Finally, between 50,000 and 100,000 years ago, a harsh climatic shift in Africa appears to have stimulated the egress of our species from the continent after nearly wiping us out (H. sapiens may have dwindled to under 1000 individuals). This was the third and last major migration of Homo out of Africa. There may have been additional exoduses from Africa involving other human species, but we know that there was a minimum of three excursions.
It must have been a weird time to be alive, 30 to 50 millenia ago. It was one of the few times in history when the planet was home to more than one directly interacting species of human at a time. Archaeological evidence indicates that H. sapiens and H. neanderthalensis met in Europe. The tone of those meetings is not terribly clear, but the rapid demise of Neanderthals upon the invasion of our species (they were gone by 24-40 millenia ago) implies that competition was quite severe . However, until recently, it was unknown what was the answer to the obvious question: with so much interaction, was any flirting taking place?
The advent of genetic sequencing has begun to provide a fascinating positive answer to that question. For the first time, scientists are not limited to infering the depth of interactions by archaeology alone. Molecular biologists sequenced the entire genome (about 3 billion base pairs of DNA) of three Neanderthal individuals found in Vindija Cave in Croatia [9, 10, 11]. Such an analysis is so far only possible for relatively young fossils (this one was about 40,000 years old), because DNA is a relatively fragile molecule and probably would not survive fossilization over millions of years. An initial comparison with the DNA of living humans suggested that up to 2% of the genome of non-Africans was contributed by Neanderthals, probably via interbreeding about 60,000 years ago.
A more recent study by Yotova and others  has expanded on these results by mapping the distribution among modern humans of genes with versions that are strongly suspected to be Neanderthal in origin. What Yotova’s team has done is demonstrate the exchange of genetic material between the migrants among our ancestors and Neanderthals. Their research revealed that a small section of the human X-chromosome (the female sex determining chromosome, of which women have two copies and men have one) appears to have come from Neanderthals. Certain genes, such as the dystrophin gene (which codes for an essential protein needed for proper connectivity of muscle cells and deficiencies of which are partly responsible for muscular dystrophy) have different versions (differing slightly in their DNA coding sequences) that can be attributed to different populations. For example, the B006 version of the dystrophin gene is known to come from Neanderthals, based on the previous whole-genome sequenging work. Yotova’s team found that 9% of non-African people in a survey of 6092 living humans possessed Neanderthal genes. Interestingly, the finding that Neanderthal genes were essentially absent in African populations supports the idea that migrant humans acquired the genes by interbreeding with Neanderthals after leaving Africa. Not surprisingly, the new genetic evidence supports what archaeological finds have been telling us all along regarding the spread of our species over the earth.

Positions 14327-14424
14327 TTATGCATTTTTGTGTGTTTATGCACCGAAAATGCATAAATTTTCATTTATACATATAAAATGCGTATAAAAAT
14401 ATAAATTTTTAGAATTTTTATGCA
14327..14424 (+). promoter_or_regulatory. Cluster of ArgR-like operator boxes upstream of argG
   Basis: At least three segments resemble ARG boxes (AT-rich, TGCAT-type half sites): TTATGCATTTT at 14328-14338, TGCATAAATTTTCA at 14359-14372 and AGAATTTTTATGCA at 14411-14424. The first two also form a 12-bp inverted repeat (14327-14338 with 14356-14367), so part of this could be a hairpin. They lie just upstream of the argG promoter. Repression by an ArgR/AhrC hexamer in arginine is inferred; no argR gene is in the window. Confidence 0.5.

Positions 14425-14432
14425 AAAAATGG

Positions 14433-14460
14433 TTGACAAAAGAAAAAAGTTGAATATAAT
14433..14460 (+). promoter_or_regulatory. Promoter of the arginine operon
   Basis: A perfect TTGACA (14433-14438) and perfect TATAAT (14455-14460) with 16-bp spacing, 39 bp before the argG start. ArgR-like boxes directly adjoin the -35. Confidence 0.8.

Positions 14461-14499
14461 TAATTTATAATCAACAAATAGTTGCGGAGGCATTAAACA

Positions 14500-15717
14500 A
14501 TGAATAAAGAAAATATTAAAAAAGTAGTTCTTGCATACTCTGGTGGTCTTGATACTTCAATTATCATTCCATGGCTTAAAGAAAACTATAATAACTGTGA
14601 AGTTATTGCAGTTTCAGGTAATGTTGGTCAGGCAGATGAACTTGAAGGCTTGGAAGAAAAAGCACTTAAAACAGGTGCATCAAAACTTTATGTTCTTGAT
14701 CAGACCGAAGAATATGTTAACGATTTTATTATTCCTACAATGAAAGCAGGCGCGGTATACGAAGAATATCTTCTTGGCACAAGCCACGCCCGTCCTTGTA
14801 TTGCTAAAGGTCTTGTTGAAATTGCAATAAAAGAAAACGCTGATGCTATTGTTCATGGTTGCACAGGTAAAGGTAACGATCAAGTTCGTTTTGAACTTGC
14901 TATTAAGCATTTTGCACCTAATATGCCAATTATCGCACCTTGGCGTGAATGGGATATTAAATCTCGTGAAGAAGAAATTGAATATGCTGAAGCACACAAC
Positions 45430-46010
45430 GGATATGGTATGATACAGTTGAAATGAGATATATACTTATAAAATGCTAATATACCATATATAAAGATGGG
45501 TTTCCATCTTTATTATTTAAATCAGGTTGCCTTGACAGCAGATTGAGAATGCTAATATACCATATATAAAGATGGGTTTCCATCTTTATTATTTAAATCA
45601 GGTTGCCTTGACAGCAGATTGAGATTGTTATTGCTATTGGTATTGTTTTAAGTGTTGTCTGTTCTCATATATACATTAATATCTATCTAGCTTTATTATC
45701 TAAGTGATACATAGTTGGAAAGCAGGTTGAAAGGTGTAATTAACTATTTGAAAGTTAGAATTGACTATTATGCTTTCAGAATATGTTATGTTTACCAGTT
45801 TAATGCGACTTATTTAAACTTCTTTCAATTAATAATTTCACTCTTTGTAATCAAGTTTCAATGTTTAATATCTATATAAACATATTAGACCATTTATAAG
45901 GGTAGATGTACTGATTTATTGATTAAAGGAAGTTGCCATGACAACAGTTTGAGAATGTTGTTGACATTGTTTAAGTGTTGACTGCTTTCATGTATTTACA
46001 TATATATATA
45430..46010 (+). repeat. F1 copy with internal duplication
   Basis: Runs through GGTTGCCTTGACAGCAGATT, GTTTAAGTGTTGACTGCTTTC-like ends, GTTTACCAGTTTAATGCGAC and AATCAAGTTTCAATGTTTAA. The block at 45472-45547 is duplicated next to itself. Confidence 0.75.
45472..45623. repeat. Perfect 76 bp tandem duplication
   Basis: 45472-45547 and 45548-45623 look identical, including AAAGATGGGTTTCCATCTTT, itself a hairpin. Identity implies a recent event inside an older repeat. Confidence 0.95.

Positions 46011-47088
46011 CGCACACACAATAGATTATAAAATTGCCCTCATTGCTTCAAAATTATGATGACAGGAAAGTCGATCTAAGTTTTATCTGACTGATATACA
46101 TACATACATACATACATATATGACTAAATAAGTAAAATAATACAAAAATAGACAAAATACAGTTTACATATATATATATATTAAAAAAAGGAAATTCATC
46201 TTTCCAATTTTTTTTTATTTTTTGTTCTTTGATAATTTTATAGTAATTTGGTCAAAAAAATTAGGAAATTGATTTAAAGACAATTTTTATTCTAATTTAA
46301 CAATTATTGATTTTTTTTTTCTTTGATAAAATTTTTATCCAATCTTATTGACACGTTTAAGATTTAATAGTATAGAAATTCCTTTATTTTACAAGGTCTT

So there it is: the genetic smoking gun of sexual blending between our species and Neanderthals after we left Africa. Most importantly, the presence of Neanderthal genes in our own DNA shows not only that some human-Neanderthal couples could bear children, but that at least some of those children were fertile themselves. Clearly, there was enough similarity between our two species that we were not completely reproductively isolated from each other. Because of the strong competition between the two species, one was almost certainly not absorbed into the other and only a little genetic material from Neanderthals was retained in our genome. Nevertheless, this is a good example of gene flow not only from ancestors down to descendents within a species (called vertical transmission) but also between species, allowing genes to effectively jump from one species into another. The benefit of this union to our species may have been significant: following the population bottleneck in Africa around 50,000 years ago, genetic diversity of our species was severely reduced. A shallow gene pool is dangerous because it offers little variation in traits on which a species can lean when faced with a crisis such as infection. This is part of the problem associated with inbreeding. The injection of additional genetic material from Neanderthals may have replenished a bit of the lost variation.
This cross-species transfer of DNA by interbreeding is a remarkable phenomenon in itself, but in an upcoming post, I will highlight an even more fascinating phenomenon: horizontal gene transfer, by which species exchange genetic material with each other or splice their genes into another’s genome without even resorting to sexual reproduction. This phenomenon also causes ‘loops’ to appear in the tree of life, but these loops exist on a much grander scale.
For now, you may have a genetic excuse if somebody accuses you of dragging your knuckles.